Short Hormonology Tip throwback #2: Get motion sickness easily? This post is for you

My Hormonology

Short Hormonology Tip throwback #2: Get motion sickness easily? This post is for you

As a reminder, this week I’m sharing my favorite five short Hormonology Tips. If you get motion sickness easily, then this post I wrote awhile back is for you:

teacupsI don’t know about you, but I try to steer clear of amusement park rides that go around in circles because they make me sick to my stomach. Which is a shame because I had to give up a pretty sweet summer job at Adventureland amusement park in Long Island because they stuck me on the Merry-Go-Round (which I quickly dubbed the Merry-Go-Puke).

If, like me, you tend to get queasy on rides that spin you in circles or see-saw you up-and-down, lose your lunch on boats or can’t stomach reading in cars, then you may find it useful to know which days in your monthly cycle you’re more prone to motion sickness and which days you might be able to chance a ride on the Teacups or Tilt-a-Whirl:

According to a 2008 study in the journal Women’s Health Issues, you’re more susceptible to getting motion sickness during your Week 1 (when you have your period) and your Week 4 (your premenstrual week). And you’re least likely to get queasy during your Week 2 (the week leading up to and including ovulation) and the first day or two of your Week 3 (the week right after ovulation).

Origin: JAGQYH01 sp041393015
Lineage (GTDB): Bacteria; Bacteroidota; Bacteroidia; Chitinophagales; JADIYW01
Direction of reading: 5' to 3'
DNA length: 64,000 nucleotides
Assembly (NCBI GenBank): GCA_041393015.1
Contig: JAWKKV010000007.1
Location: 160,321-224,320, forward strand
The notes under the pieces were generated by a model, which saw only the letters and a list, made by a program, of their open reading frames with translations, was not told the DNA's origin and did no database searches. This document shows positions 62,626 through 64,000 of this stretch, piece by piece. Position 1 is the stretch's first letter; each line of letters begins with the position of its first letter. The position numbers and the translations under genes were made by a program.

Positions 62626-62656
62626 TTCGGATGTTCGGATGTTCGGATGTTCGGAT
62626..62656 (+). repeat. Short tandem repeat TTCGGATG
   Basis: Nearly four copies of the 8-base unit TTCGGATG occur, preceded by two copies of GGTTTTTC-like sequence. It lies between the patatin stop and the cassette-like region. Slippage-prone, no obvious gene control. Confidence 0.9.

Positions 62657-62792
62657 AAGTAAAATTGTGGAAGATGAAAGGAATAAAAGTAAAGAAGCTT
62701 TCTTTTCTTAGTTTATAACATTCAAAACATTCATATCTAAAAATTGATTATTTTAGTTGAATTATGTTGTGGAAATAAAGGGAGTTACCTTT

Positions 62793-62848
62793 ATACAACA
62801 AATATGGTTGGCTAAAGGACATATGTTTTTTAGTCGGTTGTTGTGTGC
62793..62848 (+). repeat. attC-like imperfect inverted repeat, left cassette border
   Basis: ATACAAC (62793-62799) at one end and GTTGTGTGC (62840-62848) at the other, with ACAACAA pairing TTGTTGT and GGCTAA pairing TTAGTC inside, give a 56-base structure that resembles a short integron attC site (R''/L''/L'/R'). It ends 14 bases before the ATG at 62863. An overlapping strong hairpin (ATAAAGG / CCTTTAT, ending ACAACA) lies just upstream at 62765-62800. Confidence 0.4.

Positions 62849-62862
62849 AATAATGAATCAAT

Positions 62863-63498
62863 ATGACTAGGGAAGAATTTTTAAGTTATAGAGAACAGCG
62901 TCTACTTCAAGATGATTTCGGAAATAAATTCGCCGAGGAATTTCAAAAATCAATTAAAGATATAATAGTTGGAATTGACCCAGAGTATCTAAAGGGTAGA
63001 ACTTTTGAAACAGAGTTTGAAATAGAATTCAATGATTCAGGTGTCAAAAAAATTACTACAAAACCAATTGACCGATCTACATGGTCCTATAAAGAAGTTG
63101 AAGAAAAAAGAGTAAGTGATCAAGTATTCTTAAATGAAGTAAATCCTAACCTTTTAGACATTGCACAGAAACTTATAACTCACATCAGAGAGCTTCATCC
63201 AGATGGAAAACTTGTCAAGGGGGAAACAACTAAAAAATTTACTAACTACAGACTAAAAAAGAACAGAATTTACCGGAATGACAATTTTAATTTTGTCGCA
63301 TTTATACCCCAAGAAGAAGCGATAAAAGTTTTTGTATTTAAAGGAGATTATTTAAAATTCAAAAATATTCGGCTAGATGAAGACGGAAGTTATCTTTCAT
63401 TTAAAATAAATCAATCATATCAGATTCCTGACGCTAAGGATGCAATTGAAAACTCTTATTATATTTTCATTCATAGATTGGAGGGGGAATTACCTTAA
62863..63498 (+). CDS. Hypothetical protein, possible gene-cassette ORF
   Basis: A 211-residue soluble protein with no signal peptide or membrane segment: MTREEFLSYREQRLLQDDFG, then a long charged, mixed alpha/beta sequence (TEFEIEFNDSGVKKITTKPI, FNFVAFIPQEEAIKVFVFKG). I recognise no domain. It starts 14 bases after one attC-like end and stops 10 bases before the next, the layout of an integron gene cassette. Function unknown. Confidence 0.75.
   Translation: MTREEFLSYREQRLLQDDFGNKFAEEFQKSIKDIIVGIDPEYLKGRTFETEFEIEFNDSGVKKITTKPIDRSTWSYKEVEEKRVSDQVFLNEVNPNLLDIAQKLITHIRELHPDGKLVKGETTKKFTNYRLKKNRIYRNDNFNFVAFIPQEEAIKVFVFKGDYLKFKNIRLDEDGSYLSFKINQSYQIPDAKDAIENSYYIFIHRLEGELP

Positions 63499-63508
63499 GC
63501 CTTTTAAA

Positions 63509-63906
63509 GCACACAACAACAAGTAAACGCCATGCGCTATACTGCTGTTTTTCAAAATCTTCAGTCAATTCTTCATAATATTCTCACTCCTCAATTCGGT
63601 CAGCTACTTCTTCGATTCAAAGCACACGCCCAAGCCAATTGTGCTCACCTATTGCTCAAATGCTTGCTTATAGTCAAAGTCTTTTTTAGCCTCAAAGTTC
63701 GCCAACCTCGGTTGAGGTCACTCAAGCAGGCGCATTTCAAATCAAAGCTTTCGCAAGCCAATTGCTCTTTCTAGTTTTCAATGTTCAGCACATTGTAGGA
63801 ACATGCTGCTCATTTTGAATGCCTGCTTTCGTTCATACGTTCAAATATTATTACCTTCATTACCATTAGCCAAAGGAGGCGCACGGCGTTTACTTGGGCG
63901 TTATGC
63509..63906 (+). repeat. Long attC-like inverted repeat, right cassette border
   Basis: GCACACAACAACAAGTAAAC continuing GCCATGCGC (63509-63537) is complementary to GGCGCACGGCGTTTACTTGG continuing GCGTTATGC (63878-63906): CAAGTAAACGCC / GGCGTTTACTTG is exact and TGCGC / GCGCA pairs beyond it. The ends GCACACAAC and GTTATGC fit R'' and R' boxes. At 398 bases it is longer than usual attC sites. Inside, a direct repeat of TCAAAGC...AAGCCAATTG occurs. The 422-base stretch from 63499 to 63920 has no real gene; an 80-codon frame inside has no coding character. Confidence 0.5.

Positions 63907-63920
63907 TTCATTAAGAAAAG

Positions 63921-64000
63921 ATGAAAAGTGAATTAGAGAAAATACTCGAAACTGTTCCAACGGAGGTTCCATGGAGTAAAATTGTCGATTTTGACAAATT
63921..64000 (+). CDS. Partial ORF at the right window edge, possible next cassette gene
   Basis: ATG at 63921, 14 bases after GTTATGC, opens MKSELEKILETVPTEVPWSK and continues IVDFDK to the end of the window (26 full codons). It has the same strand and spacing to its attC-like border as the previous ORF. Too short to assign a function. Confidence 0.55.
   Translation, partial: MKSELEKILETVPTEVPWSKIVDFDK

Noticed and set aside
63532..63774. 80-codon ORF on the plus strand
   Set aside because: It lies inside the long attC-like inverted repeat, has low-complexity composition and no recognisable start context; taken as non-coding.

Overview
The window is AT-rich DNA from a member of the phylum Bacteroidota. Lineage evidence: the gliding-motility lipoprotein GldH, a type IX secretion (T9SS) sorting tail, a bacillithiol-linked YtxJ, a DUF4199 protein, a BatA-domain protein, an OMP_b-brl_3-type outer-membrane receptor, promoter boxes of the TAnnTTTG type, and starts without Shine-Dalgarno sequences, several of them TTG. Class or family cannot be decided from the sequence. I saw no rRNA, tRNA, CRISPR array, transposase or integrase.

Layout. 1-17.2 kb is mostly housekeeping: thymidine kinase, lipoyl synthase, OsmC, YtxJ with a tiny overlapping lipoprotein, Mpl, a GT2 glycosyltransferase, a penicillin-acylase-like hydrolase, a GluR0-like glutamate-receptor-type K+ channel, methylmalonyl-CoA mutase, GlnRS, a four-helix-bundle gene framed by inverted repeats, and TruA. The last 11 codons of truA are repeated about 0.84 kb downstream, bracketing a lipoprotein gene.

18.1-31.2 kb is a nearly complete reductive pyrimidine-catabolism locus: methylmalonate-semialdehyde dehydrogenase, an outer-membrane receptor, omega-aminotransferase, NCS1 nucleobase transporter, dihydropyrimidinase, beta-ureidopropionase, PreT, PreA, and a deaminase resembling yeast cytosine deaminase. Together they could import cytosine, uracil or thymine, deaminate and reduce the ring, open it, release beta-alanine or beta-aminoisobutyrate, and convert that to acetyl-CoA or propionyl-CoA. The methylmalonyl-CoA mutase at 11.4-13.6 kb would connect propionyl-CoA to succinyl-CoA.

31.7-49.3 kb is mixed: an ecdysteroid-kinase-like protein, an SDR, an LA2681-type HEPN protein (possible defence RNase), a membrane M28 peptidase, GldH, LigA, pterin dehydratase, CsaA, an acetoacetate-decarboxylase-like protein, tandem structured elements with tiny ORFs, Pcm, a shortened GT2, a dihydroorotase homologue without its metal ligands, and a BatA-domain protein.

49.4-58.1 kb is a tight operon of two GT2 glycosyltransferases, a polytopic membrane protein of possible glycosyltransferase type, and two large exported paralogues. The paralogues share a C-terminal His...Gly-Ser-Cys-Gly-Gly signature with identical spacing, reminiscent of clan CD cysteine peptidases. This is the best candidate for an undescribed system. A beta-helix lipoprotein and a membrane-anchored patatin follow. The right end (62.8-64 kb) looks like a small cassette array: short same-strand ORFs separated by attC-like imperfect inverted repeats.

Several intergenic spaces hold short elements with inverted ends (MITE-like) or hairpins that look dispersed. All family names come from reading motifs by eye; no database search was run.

As the researchers explain, it may be that a higher level of estrogen on these days enhances parts of the brain that keep you from getting dizzy when being moved around.

Now, this doesn’t mean you definitely won’t toss your cookies during your high-estrogen days if you go on an amusement park ride that goes in circles. (Do they still have that ride that spins so fast you get stuck to the walls and then the floor drops out? I heard from fellow amusement park workers that a lot of vomit was spewed on that one.)

However, if you’re tired of waiting on the sidelines holding all your friends’ purses as they go on rides, now you know which cycle days you can risk joining in on the spintastic fun. (But, pack the wet wipes and breath mints, anyway, just in case.)

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You know how you can pee on a stick to find out if you’re pregnant? The same easy method can also help you detect when you’re ovulating. When you dip an ovulation test strip into your urine, a chemical in the strip measures levels of a certain hormone (luteinizing hormone–LH) that spikes right before ovulation. Results come in as little as one minute. One to try: MediTesti Ovulation Test Strips, available at drugstores and



[Photo: Rob Shenk]

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